[SOLVED!] Rickenbacker 360 Vs. 330: What You Must Know

You have nothing but admiration for models in the Rickenbacker 300 Series but struggle to make a decision once it comes to Rickenbacker 360 vs. 330? Then you should spare some time to take a look at this article. Down below is everything that you must keep in mind about Model 360 and Model 330 in the Rickenbacker 300 Series. Read to the end to be able to tell which guitar suits you most. 

An Overview Of The Models


If you set up Model 360 and Model 330 next to each other, you should see that the former is longer than the latter by a quarter of an inch. Aside from that, the models feature different fretboard inlays: Model 360 packs triangle inlays while Model 330 contains dot inlays. In case you don’t know, the triangular inlays use crushed pearls but the dot inlays use pearls. Last but not least, Model 360 incorporates inlays with round edges and binding on the back edges while Model 330 possesses the trademark Rickenbacker “slash” soundhole.

Note: Model 360 and Model 330 used to have similar necks but 330s nowadays have narrower and chunkier necks than 360s. 


Both models integrate the twin truss rod adjustment which could take some time to get used to. In addition, if you desire tension, the low action of Model 360 and Model 330 would cause some issues in the beginning. Still, in play, models from the Rickenbacker 300 Series prove versatile and work well in vintage music. Assuming that you have the time to practice, you should have no trouble mastering 330 as well as 360.


To casual listeners, Model 360 and Model 330 sound identical but a few differences exist. In most of the cases, 360s have cleaner and more focused sound while 330s have more distorted tones. In detail, the Model 360 boasts a more sophisticated sound but Model 330 delivers a more aggressive and punky sound.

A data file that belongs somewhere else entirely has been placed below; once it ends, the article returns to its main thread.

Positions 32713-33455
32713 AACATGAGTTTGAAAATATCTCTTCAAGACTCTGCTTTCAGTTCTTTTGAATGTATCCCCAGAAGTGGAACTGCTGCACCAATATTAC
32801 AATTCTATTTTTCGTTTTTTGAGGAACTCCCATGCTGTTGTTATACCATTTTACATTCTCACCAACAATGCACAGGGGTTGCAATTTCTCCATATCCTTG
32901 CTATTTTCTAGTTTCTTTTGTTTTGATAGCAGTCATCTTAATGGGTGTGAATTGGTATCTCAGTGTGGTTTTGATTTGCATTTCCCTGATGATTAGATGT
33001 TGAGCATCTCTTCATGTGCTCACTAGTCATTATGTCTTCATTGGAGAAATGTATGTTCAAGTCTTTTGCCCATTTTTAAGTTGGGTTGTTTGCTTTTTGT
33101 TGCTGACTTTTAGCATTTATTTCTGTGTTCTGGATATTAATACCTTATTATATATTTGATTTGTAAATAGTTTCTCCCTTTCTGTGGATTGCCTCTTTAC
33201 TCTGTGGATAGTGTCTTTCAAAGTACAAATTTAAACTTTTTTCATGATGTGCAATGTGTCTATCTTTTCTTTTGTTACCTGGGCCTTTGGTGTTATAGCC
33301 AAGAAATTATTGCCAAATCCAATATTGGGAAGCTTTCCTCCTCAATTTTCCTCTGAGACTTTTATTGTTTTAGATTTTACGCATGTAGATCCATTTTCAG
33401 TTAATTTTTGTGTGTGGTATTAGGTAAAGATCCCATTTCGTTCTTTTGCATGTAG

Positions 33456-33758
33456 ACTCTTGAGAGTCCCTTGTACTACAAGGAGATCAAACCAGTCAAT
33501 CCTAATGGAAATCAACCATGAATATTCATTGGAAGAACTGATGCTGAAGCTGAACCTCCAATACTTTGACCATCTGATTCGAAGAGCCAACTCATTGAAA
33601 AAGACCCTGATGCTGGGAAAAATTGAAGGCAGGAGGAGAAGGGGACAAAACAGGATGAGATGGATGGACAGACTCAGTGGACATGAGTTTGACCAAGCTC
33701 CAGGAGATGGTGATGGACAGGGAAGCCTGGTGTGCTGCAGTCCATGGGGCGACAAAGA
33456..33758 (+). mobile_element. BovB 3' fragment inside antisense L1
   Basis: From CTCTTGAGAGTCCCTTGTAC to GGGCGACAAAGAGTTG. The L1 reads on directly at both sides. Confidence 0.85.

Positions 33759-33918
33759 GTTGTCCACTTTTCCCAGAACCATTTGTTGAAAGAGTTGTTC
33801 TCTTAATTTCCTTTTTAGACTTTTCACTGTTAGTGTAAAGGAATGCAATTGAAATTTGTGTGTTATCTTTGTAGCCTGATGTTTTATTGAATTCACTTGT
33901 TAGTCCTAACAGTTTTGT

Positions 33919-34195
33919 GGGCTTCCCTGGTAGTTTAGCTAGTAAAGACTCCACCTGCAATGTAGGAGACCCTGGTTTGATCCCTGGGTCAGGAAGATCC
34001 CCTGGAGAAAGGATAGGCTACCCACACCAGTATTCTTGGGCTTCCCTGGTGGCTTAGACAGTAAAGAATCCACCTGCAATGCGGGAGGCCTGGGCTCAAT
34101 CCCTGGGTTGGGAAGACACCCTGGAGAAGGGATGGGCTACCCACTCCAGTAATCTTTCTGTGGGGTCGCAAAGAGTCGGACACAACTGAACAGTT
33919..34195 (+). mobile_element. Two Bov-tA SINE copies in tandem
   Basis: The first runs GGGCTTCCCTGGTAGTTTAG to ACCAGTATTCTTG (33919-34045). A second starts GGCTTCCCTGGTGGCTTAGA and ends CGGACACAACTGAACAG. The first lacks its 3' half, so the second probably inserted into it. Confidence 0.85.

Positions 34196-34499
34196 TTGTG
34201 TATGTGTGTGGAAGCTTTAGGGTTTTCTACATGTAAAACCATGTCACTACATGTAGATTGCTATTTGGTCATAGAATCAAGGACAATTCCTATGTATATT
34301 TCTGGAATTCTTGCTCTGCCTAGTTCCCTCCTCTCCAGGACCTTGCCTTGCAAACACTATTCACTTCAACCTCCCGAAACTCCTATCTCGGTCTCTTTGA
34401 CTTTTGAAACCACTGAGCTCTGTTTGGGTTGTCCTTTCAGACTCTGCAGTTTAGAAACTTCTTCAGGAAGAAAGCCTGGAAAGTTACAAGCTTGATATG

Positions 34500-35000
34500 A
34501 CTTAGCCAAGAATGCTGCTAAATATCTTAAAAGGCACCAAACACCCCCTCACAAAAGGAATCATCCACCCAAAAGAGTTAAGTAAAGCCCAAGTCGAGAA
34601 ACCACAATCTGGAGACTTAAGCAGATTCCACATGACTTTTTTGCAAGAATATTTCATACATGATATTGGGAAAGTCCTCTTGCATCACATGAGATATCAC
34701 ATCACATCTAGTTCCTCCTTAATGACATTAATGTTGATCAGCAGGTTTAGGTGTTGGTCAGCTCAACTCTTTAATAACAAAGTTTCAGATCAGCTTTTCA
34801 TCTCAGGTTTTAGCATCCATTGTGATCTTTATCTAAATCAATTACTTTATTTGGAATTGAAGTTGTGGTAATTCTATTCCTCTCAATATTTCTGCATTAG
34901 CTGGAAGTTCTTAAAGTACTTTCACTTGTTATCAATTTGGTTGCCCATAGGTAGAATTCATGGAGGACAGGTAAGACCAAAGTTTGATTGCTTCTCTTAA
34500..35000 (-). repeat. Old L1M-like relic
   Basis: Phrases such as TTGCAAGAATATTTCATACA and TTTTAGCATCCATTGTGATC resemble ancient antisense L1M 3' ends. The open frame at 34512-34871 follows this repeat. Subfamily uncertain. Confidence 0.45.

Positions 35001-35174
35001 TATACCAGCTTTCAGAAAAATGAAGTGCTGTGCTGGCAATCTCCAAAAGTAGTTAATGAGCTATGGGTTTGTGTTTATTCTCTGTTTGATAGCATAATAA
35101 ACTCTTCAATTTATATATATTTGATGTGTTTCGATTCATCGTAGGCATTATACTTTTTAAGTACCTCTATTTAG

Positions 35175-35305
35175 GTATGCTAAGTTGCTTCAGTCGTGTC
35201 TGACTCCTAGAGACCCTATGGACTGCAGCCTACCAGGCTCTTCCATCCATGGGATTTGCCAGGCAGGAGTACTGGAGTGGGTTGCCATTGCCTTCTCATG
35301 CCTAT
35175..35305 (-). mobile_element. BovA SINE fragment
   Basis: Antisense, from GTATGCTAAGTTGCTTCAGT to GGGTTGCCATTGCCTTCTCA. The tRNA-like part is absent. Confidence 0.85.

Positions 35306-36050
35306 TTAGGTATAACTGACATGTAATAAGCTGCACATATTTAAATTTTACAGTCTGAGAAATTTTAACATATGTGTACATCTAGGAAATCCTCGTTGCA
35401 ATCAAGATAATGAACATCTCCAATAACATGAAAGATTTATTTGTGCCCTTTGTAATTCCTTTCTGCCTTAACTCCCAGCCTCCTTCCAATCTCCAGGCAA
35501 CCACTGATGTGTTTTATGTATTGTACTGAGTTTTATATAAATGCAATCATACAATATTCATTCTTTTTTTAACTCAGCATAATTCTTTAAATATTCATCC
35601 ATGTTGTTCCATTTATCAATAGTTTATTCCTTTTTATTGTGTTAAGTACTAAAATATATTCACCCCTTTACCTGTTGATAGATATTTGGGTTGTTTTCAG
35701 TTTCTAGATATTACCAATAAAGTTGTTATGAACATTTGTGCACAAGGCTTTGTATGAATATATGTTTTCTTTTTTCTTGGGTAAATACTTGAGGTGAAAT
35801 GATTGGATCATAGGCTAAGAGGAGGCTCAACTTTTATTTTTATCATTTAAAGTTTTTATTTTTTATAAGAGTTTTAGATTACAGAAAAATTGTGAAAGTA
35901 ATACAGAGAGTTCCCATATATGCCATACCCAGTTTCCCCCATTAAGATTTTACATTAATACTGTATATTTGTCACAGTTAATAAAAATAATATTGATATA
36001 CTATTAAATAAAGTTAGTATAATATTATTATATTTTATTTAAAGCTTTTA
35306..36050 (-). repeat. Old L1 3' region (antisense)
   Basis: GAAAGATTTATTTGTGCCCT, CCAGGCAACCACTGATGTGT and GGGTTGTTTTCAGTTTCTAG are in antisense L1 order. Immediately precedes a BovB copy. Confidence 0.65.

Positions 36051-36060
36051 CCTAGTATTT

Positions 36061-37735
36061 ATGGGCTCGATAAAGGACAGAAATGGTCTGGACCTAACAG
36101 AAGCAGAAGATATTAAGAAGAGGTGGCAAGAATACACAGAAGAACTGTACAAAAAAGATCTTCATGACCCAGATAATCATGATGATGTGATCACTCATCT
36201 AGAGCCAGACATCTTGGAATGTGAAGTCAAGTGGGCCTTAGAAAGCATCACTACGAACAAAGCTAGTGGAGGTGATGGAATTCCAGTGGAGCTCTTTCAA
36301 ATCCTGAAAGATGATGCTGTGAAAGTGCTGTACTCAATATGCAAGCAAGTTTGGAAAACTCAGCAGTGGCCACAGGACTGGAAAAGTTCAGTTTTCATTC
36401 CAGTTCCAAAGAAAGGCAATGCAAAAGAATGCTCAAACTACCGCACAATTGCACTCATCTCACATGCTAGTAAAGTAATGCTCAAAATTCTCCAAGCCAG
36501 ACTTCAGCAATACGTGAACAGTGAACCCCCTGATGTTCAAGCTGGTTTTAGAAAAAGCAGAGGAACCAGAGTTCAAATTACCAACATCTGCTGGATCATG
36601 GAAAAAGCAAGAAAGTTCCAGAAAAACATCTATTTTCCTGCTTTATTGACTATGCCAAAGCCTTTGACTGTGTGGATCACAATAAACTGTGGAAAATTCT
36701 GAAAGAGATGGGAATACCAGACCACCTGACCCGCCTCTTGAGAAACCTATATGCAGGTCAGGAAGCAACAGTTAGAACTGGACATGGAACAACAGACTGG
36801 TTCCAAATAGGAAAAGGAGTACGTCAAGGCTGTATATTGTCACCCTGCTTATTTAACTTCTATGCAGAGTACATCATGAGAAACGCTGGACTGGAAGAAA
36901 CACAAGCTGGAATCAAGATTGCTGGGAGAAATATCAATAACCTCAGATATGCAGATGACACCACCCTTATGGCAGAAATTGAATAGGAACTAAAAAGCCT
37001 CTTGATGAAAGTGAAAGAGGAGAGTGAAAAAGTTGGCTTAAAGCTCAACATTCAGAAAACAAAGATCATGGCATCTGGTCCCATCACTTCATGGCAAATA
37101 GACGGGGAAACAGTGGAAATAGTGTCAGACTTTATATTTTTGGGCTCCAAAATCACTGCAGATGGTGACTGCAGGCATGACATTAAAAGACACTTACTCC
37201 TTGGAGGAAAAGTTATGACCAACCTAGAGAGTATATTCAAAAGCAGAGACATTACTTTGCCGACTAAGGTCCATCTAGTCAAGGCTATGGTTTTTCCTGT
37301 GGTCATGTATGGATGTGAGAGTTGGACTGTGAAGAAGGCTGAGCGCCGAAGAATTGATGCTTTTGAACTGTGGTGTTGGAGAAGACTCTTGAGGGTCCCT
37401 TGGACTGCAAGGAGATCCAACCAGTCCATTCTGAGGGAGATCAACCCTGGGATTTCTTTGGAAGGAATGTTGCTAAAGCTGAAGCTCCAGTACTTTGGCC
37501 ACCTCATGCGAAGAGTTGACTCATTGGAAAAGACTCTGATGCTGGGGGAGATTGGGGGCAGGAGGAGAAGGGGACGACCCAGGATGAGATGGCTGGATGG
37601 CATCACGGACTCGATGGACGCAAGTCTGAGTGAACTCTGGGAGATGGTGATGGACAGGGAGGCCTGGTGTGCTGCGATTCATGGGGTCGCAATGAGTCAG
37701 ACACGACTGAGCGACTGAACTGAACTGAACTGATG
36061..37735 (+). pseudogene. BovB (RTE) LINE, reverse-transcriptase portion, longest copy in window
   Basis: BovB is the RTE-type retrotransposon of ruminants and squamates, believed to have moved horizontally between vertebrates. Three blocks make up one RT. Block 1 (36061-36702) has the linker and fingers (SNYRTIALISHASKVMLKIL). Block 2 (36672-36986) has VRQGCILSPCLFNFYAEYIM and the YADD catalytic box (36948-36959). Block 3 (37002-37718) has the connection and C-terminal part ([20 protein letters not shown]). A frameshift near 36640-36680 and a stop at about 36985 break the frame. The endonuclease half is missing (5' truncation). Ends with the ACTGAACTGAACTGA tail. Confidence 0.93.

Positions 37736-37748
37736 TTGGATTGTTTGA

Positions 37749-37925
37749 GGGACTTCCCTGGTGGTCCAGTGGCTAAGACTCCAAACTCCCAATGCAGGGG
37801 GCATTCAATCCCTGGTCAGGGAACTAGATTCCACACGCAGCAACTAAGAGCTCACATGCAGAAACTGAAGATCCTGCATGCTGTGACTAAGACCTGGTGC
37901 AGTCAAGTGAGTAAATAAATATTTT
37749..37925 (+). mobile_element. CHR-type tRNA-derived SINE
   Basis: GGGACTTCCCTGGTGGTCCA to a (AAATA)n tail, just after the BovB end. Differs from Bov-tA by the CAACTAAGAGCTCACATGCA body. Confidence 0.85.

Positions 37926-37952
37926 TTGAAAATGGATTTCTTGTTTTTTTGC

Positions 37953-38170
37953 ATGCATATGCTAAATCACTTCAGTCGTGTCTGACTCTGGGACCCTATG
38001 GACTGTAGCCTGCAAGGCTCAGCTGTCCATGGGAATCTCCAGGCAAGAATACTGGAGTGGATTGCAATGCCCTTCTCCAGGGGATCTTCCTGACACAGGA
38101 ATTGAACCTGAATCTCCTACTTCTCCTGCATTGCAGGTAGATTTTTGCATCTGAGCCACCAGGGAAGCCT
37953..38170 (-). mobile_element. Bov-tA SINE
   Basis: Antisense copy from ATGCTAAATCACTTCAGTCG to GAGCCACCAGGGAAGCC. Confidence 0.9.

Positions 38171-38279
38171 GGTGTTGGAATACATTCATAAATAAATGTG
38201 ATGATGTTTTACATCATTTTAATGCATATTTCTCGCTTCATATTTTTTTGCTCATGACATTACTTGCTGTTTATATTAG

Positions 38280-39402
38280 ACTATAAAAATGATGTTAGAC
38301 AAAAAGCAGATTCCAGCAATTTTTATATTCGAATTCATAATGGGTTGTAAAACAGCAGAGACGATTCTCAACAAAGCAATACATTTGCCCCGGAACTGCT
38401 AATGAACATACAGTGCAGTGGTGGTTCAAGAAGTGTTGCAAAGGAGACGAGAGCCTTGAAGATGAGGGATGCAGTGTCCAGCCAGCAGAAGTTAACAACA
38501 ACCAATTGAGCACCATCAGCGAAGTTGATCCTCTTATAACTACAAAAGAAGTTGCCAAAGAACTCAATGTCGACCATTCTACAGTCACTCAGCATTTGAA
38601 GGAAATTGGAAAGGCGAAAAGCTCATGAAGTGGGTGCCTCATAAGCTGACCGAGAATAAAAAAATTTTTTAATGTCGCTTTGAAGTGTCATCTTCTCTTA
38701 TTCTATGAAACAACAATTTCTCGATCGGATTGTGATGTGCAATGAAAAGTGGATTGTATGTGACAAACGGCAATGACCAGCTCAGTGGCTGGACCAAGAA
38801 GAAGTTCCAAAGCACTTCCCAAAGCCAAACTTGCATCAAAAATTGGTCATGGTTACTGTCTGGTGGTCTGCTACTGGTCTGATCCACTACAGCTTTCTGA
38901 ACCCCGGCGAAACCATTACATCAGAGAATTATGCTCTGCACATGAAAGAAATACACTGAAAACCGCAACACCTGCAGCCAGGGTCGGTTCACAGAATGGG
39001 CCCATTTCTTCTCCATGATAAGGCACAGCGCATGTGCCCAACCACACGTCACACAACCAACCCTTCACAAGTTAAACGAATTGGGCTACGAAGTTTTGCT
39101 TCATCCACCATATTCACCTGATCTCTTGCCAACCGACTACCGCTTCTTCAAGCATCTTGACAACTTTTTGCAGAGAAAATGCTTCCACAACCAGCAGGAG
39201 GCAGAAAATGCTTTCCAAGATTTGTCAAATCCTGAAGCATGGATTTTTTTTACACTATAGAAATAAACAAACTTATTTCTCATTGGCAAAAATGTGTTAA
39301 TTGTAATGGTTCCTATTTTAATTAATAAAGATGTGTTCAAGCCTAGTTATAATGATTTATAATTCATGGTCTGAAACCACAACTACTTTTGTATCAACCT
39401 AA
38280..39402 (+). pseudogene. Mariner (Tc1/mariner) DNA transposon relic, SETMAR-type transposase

All in all, guitars made by Rickenbacker seem expensive but the quality of the models matches the steep prices. In the case of Rickenbacker 360 vs. 330, 360s cost more than 330s so to budget-minded guitarists, Model 330 is the one that comes out on top. 

Rickenbacker 360 Vs. 330: Summary

SpecificationsRickenbacker 330Rickenbacker 360
Body TypeSemi-AcousticSemi-Acoustic
Body WoodMapleMaple
Neck WoodMapleMaple
Neck BindingNoYes
Fingerboard WoodRosewoodRosewood
Fret Marker StyleDotTriangle
No. Frets2424
Scale Length24 ¾ – inch24 ¾-inch
No. of Pickups22
Type of PickupsHi-gainHi-gain
Output TypeMonoMono and Stereo
Overall Length39 ½-inch39 ¾-inch
Weight8.0 lbs8.0 lbs

Rickenbacker: An In-Depth Guide 


Rickenbacker International Corporation is a string instrument manufacturer located in Santa Ana, California. The corporation was the first producer of electric guitars with a steel guitar in 1932 and throughout its history, it has produced a variety of electric guitars and basses. Well-known users of Rickenbacker products include George Harrison of the Beatles, Roger McGuinn of the Byrds, Pete Townshend of the Who, Tom Petty, etc. 

Summary Of Rickenbacker 360 Vs. 330

Both models belong to the Rickenbacker 300 Series and between the two, Model 330 boasts superior sales records. At the moment, Model 330, Model 360 and Model 4003 make up  70% of the sales of the company. A little-known fact about Rickenbacker 360 was that it was once produced with slanted frets for “a natural finger angle” but the company eventually had to switch back to perpendicular frets due to the negative responses. There is also an interesting story about Rickenbacker 330: a version with a light organ built-in was available from 1970 to 1974 and it was known as Rickenbacker 331. 


Different guitarists look for different things in their guitars so the community is at odds about the winner in Rickenbacker 360 vs. 330. To make a wise investment, it’s strongly recommended that you take your needs and requirements into account.